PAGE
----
The Secretary of State to the Ambassador in Japan (Forbes)

WASHINGTON, February 1, 1932-3 p. m.

34. You will please arrange to call on the Minister for Foreign Affairs at 6 o'clock evening, Tokyo time, February 2d, to deliver to him a note the text of which follows:

You will say to the Minister for Foreign Affairs by way of introduction that you have conveyed to the American Government his request made at your conference with him on January 31 to the effect "that he requested that the United States use its good offices to induce the Chinese troops not to bring up further reenforcements and to withdraw the troops now in Shanghai to a safe distance to avoid clashes." You will say that your Government has given earnest consideration to this request and in response suggests to the Japanese Government the following proposal for such cessation of hostilities. You will say that the same proposal is being submitted to the Chinese Government. You will then read him the following note and leave with him a copy of it.


1. Cessation of all acts of violence on both sides forthwith on the following terms.

2. No further mobilization or preparation whatever for further hostilities between the two nations.

3. Withdrawal of both Japanese and Chinese combatants from all points of mutual contact in the Shanghai area.

4. Protection of the International Settlement by the establishment of neutral zones to divide the combatants. These zones to be policed by neutrals. The arrangements to be set up by the Consular authorities.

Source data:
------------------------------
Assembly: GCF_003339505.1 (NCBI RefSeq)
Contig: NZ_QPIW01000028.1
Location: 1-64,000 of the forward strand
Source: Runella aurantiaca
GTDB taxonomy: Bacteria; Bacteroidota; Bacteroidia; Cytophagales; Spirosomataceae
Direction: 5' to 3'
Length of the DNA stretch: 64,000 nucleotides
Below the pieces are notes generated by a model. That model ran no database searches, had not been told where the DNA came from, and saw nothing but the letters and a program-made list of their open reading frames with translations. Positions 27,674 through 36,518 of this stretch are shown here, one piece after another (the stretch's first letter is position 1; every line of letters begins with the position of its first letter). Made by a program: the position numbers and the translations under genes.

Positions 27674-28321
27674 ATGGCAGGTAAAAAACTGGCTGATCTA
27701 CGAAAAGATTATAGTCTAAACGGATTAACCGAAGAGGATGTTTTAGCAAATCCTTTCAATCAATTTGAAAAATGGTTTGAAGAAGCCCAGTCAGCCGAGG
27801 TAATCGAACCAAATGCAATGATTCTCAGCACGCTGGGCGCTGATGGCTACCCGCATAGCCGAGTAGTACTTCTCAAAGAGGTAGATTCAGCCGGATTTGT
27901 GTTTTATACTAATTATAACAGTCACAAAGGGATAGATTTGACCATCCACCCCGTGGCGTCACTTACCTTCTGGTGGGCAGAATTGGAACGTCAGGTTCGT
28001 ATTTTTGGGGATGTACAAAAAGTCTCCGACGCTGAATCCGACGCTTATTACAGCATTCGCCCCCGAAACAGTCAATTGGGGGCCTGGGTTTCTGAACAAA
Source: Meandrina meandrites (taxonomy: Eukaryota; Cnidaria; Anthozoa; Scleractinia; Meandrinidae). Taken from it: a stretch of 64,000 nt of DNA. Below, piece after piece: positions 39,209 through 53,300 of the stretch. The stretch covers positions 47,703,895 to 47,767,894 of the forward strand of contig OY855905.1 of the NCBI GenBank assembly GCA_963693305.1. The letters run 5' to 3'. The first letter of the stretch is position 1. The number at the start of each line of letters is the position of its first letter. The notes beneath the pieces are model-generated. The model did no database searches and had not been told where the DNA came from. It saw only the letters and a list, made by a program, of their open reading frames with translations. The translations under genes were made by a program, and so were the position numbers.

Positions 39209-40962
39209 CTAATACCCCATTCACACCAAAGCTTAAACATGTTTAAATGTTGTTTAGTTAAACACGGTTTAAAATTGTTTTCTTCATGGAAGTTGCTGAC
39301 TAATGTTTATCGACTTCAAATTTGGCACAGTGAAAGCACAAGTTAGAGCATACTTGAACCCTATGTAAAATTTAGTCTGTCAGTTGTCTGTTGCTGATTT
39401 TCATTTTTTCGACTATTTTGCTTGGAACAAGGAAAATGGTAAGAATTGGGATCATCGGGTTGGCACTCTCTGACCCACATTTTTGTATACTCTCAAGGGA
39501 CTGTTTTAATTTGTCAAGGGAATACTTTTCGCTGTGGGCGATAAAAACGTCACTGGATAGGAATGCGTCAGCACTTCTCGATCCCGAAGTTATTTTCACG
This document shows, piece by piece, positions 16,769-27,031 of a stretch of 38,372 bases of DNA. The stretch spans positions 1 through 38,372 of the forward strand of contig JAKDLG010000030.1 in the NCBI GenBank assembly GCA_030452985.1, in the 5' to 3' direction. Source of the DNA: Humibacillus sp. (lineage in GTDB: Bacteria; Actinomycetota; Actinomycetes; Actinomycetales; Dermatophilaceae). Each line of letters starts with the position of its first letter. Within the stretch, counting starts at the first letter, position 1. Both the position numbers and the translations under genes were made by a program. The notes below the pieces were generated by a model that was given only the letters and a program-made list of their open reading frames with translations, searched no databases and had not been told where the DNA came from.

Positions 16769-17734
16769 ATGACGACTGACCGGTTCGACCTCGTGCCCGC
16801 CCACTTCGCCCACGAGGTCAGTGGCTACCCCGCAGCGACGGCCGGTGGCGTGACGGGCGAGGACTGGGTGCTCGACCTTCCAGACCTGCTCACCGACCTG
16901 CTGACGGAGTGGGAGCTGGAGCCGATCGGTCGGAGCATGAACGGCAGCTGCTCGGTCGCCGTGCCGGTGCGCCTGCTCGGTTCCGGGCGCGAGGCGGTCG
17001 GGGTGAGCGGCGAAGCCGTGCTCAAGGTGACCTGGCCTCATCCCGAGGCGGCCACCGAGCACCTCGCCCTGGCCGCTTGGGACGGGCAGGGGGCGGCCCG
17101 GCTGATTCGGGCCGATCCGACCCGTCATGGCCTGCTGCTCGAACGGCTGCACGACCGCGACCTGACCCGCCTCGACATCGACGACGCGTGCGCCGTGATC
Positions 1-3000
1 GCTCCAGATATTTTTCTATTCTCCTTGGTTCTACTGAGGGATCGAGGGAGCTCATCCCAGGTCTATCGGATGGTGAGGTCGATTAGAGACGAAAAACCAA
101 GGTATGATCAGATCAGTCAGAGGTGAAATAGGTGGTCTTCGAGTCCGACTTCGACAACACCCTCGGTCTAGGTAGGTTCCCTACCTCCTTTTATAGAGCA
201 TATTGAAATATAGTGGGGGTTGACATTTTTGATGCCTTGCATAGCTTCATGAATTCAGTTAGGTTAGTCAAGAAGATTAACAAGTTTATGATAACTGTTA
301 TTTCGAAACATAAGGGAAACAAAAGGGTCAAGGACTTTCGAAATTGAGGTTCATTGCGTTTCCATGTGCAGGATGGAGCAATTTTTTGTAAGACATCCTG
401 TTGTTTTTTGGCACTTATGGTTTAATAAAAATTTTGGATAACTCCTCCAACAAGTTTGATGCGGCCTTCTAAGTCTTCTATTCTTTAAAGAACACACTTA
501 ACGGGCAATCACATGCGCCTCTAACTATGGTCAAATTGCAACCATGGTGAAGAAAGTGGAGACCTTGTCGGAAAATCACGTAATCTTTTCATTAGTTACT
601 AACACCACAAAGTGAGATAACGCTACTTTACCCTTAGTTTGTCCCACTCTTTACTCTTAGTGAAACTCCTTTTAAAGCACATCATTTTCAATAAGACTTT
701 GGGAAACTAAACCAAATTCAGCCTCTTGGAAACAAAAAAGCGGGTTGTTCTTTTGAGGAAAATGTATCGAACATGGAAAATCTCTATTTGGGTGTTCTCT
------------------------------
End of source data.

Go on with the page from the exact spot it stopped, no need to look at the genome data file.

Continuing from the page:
5. Upon acceptance of these conditions prompt advances to be made in negotiations to settle all outstanding controversies between the two nations in the spirit of the Pact of Paris and the Resolution of the League of Nations of December 9 [10], without prior demand or reservation and with the aid of neutral observers or participants."

The British Government is sending the British Ambassador similar instructions. The British Government is proposing to the French and the Italian Governments that they take similar action. In the event that those Governments decide favorably within time to make possible this presentation by their Ambassadors of like representations at the same time, you will be informed either through the Department or through your British colleague. Confer with the British Ambassador and arrange that you and he make your calls at the same time.


Source: U.S., Department of State, Publication 1983, Peace and War: United States Foreign Policy, 1931-1941 (Washington, D.C.: U.S., Government Printing Office, 1943, pp. 159-161.

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